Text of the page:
Thursday, July 26, 2012

FO: Suzanne

Miss Almost 7 is doing well in the handknits this winter. After such a long break from kid knitting it has been lovely to create for my own children.

Suzanne is another of Tikki/Georgie Hallam's designs in her "sister" series. I've already made Jane, and Annabel so this is my third sister, which I made for our second sister.

One of the things I love most about Tikki's designs is that she doesn't just take the same thing and recycle it over and over - all her designs are unique. Suzanne is knit sideways like a traditional shrug - you knit an arm (in the round) then the back, then the other arm. Once that part is complete you pick up stitches and knit the bodice part (top down). Very cool. It was nice to try a different construction for this knit.

 It makes for a lovely open styling which looks lovely and feminine but without being too fussy. I really love the length of this, especially over leggings/boots. There's great coverage in the back, but the front is nice and open and with 3/4 sleeves this is a lovely piece for spring/autumn when the weather can be so changeable.

DD has worn it to school two days in a row so I would say that's a hit with her :) The wool I used is the same brand as her Jane. It's a merino/cashmere 8 ply blend which is lovely and cushy to knit with. Unfortunately it pills insanely. It's making me rethink the massive amount I bought to knit myself a sweater. Lured by the cashmere and the cheap price point it's disappointing that the finish is less than ideal when it is covered by blobs of fuzz. This is how much it pilled after ONE WEAR.

I may have to invest in a sweater shaver!!

While we out in the fading winter light , I spotted some spring flowers in the garden. I love those first spring bulbs - such a promise of warmer times ahead.

Finally, this is my favourite photo from our "shoot" - I swear that cat hears the camera clicking and comes running!

Friday, July 13, 2012

FO: Cornwall Park Shrug

After a long time of not knitting for my kids I'm on a bit of a roll. I made Miss almost 7 a Cornwall Park shrug. This is another clever pattern from Kelly @ Knit.So.Quaint and is a lovely little raglan shrug in a pretty lacey stitch.

DD wanted 'something sparkly' and chose this 4ply sparkle yarn from Tri'Coterie. Serendipitously this was an upcoming yarn and so her shrug also doubled as a test knit of the colourway. It's "Jadis" from the Narnia series of books by C.S.Lewis and the theme of July's yarn stocking. We're also stocking colourways in Aslan, Dawn Treader, Reepicheep and a gradient also inspired by The White Witch. You can find ordering information here.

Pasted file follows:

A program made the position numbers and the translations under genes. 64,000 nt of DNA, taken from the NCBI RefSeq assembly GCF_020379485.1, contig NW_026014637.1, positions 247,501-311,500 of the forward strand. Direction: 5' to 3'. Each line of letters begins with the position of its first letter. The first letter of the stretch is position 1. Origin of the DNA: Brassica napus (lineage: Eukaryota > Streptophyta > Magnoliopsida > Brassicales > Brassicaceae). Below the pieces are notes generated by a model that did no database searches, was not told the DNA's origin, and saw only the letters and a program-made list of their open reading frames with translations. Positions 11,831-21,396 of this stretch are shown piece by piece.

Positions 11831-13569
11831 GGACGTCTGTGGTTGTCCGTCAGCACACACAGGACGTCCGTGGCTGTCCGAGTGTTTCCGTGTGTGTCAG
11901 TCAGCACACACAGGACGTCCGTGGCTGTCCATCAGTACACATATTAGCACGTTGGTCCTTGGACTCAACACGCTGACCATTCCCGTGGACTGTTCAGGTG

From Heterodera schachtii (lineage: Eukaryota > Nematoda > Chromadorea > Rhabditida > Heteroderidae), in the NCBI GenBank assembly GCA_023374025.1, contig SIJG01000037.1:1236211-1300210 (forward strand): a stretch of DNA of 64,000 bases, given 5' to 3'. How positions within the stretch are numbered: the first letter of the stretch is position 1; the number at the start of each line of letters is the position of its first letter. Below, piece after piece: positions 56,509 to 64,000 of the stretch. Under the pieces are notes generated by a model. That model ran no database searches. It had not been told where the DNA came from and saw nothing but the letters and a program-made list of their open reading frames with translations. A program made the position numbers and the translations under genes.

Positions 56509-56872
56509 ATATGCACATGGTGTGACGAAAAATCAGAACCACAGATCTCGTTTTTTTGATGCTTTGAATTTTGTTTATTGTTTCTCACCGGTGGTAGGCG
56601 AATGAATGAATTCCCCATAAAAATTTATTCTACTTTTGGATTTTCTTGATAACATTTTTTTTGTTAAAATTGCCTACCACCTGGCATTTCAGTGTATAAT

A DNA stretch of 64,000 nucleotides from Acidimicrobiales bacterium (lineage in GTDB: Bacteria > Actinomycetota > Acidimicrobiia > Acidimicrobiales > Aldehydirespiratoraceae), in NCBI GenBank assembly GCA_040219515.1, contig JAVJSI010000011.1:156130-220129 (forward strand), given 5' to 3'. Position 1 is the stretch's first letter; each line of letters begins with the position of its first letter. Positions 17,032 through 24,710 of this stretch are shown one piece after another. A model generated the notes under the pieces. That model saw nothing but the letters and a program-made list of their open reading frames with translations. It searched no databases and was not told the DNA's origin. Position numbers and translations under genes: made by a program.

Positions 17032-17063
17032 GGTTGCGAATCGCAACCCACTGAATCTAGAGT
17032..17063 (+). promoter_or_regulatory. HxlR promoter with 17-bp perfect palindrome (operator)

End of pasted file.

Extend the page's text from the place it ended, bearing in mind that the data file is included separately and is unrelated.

The knitting itself is not too difficult though you do have to concentrate, particularly as the sleeves and body do not share the same written line of the pattern. But with no front, sides or sleeves (!!) it is an incredibly economical knit and I made this from just 47g of fingering yarn. I think that's pretty awesome for a size 7 garment!

DD loves it and has worn it a couple of times already. It's a nice style for where we live where it is often fine and warm-ish even in winter. Now her big sister has put in a request for one....looks like my selfish knitting is on hold for a little while!

Wednesday, July 11, 2012


The child arrived on the nor’west wind. A trick of the light, a glimmer; nothing more. Husband said I was probably coming down with a migraine. There was a smile in his voice as he said it (the nor’wester makes people crazy you know).

The next time that blasted overheated wind blew its pollen and dust through our open windows, the child lingered a little longer. I could see then, she was a girl. Long golden tresses blowing around her face, her eyes big and round and lonely. She was gone before I could reach out my hand to her.

Husband will tell you I’ve always had a soft spot for the underdog, always feeding the local stray cats and backing the no-hopers. I tell him he’s a heartless bastard, but he just laughs and calls me a bleeding heart. Perhaps that’s why she chose me. Maybe I looked like an easy bet, maybe she could see my eyes were lonely too.

Each time the child floated in on the wind she was a little more. She stopped flickering in the spaces between the dust motes, ethereal and made of light, and planted her feet firmly in the earth. Eventually, even Husband had to acknowledge her, this strange halfchild on our doorstep.

She didn’t have a name so we gifted her one, something we had been saving for a baby that never came. I filled her silence with the language of mothers, and Husband built her a swing in the oak tree. Our windchild smiled and blew us kisses on the air.

Now, it is like we have always been three.

Every night, we tuck our daughter into bed, tell her a story, and leave her window open so she can feel the wind on her face.